Critical Infrastructure Systems Seen as Vulnerable to Attack

The vast majority of targeted computer attacks now start with a malicious e-mail sent to a company employee. Now evidence suggests that the same technique could be used to attack watersheds, power grids, oil refineries and nuclear plants.Attackers increasingly use so-called spearphishing attacks, in which they send employees targeted e-mails — often from an e-mail address that matches the name of a colleague, supervisor or chief executive — that contains malicious code. One click is all it takes for an attacker to steal an employee’s administrative passwords, turn their machine into a recording device, and see everything they do. see:Critical infrastructure vulnerable to simple cyber-attacks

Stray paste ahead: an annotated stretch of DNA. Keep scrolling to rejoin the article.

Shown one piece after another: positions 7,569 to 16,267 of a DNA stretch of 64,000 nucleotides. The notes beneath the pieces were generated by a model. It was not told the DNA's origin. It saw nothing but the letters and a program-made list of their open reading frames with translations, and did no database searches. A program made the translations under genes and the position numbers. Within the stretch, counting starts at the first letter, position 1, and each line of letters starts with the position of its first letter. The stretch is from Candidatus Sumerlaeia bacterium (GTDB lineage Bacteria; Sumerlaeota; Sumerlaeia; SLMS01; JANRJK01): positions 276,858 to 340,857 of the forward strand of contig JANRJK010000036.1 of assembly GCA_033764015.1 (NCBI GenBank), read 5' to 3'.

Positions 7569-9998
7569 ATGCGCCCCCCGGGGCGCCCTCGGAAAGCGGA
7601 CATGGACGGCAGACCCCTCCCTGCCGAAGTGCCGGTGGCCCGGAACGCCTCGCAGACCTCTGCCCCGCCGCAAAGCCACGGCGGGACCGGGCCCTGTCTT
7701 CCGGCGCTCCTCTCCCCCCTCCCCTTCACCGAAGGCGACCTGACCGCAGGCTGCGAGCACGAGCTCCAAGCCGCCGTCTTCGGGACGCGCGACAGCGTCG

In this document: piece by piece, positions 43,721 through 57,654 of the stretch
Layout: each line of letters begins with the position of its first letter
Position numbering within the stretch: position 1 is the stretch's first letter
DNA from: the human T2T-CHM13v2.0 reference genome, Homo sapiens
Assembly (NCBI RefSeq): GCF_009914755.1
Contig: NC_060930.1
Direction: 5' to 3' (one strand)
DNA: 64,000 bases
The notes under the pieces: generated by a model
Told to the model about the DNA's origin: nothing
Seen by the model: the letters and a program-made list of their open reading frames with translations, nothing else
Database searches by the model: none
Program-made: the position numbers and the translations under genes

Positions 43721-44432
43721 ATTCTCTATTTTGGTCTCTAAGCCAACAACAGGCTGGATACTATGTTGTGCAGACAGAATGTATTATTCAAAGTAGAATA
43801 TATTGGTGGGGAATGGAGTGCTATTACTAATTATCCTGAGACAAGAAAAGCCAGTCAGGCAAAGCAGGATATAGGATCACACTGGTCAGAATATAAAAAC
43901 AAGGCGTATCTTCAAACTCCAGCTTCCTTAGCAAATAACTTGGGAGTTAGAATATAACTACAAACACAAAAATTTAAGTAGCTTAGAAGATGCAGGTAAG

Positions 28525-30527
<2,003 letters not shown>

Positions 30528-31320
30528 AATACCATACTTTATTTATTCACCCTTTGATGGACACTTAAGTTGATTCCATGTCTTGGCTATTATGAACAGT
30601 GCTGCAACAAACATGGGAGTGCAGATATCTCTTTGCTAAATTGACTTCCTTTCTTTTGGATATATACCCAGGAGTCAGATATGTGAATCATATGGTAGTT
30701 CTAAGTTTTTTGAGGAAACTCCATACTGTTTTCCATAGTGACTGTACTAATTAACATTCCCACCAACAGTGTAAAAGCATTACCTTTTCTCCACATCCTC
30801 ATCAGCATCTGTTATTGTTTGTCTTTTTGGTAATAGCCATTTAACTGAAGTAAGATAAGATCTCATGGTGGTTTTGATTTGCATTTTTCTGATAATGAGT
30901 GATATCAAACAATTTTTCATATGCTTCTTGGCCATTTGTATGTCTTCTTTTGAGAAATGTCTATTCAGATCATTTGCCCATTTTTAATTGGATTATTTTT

Spearphishing — the technique by which hackers gain access to computer networks through sending misleading, malicious emails which users click on — is a risk to more than just small computer networks. According to the New York Times’ “Bits” blog, critical infrastructure like “watersheds, power grids, oil refineries and nuclear plants” are vulnerable to spearphishing attacks.”Spearphishing is so easy to deploy and effective that 91 percent of targeted attacks start with malicious e-mails, according to TrendMicro, a computer security firm with headquarters in Tokyo. But that same method could be used to harm utilities, power plants, gas pipelines and watersheds,” wrote Nicole Perlroth.

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